I have this World-War-II-related obsession. It's not an obsession with World War II as such. Naturally, given how important that war was to the future of Europe and beyond, and given also my strong interest in the Holocaust which took place while it was going on, I do have an interest in World War II. But I don't count it among my obsessions, of which I have several. No, my World-War-II-related obsession has only developed since I started blogging, and it concerns the way in which World War II appears to be indigestible for some people when they write about war. Two articles this weekend have fed my World-War-II-related obsession.
A. One is a piece by Eva Illouz in Haaretz (£), in which she's commending the historical values and outlook of the left for the Israeli context. I have no quarrel with her doing this, especially not now, with so many commentators fearing a further lurch to the right in the coming election there. However, here is how Illouz deals with the issue of war and peace:
War suited premodern societies because their economies were based on territorial expansion and the control of populations. This is also why premodern societies are powerfully structured around such divisions of the world as "us-them," "friends-foes," "allies-enemies." Universalist thought was bound to change that mode of thinking. World War I was the occasion for trade unionists, anarchists and Marxists to unite in their opposition to war, because they saw the humanity of the people who carried the flags. Even if many subsequently changed their minds, this was enough to establish an enduring association of the left with pacifism.
Alphonse Merrheim, a French revolutionary trade unionist, saw the butchery of World War I coming. In 1915, speaking of French political leaders, he said: "They lie. The truth is that they are burying, beneath the buildings and families they have destroyed, the freedom of their own people as well as the independence of other nations."
Throughout the second part of the 20th century, a consensus was slowly built around the idea that war destroys freedom − both of those who are subjugated and those using military power. The left's skepticism toward war has become widespread among Western European citizens, the majority of whom views war as both immoral and ineffective. As [Howard] Zinn... reminds us: "Wars are not practical ways of achieving their ends. More and more, in recent history, the most powerful nations find themselves unable to conquer much weaker nations."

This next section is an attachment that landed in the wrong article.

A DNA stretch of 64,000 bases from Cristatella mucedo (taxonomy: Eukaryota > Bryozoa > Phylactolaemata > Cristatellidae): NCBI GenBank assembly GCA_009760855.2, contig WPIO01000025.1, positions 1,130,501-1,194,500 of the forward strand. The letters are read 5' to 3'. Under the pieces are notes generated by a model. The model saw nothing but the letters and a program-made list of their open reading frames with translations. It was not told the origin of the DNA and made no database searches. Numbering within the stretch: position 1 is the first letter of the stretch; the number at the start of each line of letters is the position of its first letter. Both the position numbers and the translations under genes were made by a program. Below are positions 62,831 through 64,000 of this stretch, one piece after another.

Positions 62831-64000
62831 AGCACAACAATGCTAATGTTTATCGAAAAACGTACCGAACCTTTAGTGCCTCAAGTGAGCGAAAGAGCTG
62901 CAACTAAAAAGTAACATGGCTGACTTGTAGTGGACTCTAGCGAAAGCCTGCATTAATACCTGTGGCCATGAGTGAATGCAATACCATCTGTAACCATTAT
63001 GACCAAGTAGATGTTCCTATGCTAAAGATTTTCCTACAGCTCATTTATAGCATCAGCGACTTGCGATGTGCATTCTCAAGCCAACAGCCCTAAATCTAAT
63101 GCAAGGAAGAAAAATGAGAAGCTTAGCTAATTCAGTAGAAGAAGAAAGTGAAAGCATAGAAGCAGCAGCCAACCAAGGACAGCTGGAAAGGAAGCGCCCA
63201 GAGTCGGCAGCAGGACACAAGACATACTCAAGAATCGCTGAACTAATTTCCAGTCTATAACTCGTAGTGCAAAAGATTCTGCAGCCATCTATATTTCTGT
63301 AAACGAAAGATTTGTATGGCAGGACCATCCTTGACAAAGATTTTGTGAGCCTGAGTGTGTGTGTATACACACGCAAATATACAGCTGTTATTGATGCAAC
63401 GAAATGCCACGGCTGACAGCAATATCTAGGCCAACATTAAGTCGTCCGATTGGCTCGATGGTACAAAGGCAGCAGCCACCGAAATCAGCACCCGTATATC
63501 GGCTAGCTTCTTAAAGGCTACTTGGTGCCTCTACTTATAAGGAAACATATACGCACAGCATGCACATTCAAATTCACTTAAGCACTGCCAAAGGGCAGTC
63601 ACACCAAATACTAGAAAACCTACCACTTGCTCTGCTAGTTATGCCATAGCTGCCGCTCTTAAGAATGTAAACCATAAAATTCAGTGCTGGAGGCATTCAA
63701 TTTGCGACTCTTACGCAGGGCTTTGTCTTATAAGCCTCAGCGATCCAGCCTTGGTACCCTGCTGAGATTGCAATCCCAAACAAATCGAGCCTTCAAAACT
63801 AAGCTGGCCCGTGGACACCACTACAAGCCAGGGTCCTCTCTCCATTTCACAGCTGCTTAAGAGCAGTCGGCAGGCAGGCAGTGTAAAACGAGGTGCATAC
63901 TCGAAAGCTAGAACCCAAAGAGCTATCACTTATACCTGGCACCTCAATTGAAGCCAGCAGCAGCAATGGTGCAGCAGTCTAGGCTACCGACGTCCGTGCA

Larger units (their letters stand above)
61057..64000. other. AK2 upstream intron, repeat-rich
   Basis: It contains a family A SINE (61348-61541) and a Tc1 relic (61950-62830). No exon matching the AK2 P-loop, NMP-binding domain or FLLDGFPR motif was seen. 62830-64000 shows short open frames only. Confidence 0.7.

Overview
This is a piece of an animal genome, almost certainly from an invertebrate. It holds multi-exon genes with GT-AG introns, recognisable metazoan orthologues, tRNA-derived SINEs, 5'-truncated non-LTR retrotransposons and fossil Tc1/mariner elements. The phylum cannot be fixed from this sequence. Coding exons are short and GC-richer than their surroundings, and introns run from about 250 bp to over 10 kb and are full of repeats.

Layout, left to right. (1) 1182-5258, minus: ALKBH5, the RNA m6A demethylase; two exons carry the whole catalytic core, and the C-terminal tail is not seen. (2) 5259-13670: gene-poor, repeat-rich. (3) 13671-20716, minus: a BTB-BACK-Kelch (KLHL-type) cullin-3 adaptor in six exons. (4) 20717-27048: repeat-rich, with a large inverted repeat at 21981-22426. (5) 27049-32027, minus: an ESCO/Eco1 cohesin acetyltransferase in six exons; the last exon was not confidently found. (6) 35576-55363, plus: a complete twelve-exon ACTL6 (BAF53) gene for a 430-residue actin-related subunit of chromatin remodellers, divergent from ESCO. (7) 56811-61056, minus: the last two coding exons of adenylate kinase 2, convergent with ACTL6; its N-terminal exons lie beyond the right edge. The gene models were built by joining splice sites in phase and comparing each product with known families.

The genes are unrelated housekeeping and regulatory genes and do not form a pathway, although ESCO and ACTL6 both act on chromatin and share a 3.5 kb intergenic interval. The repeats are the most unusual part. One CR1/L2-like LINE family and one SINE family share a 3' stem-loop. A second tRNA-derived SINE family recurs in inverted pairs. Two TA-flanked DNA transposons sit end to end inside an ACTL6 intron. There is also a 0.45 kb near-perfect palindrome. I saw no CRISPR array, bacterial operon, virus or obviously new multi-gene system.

The moral repulsion of war as a permanent way of organizing national sovereignty is based on a highly pragmatic understanding that wars distract nations from economic and cultural development.
The alert reader (and even not such alert readers) can hardly fail to miss the loud noise of a certain omission here: we are taken from premodern societies through World War I to 'the second part of the 20th century', all in pursuit of a war-is-bad message, and Illouz quite fails to mention World War II; as if, whoops, it just slipped her mind. This will convince no intelligent person. Even wanting to accentuate the need for a peaceful settlement of the Israel-Palestine conflict does not justify her extraordinary omission. Most people already know that war is, other things equal, a bad thing. But they also know that war not only destroys freedom, it can be a way of opposing and defeating those with this very objective - destroying freedom - in mind. To sing the praises of peace, as necessary as it can be to do that, is an empty game if you make no effort to deal with the hard cases. And World War II and the need to oppose and defeat Nazism is a hard case for pacifists.
B. Then there is the column by Robert McCrum in today's Observer. So far from being an attempt to 'leave out' World War II, this is a piece about that war, about the memory and the legacy of it. Neither is McCrum wanting to overlook its pressing necessities; he is explicit to the contrary. Still, he has a problem with the war's being too prominently or too much remembered. In his own words:
But there's also a cost. Ask any European. Psychologically, many of Britain's older generations are still stumbling away from the Blitz. Memories are one thing; obsessions (with "little ships", Dambusters, and Desert Rats) are something else. Sometimes, our national consciousness seems cornered by its great history. These old wars cast awfully long shadows. We are not yet in the sun.
First of all, I can't imagine there are many people who have overlooked the great costs of World War II. Second, McCrum's worry about obsession is of the same cloth as several other opinion pieces I've highlighted recently that seem to regard memory of the war as, precisely, a shadow. But the reason for thinking of these memories thus - that is, negatively, as darkening our present - and not simply as historically due and merited is not much spelled out. (Thanks: RB.)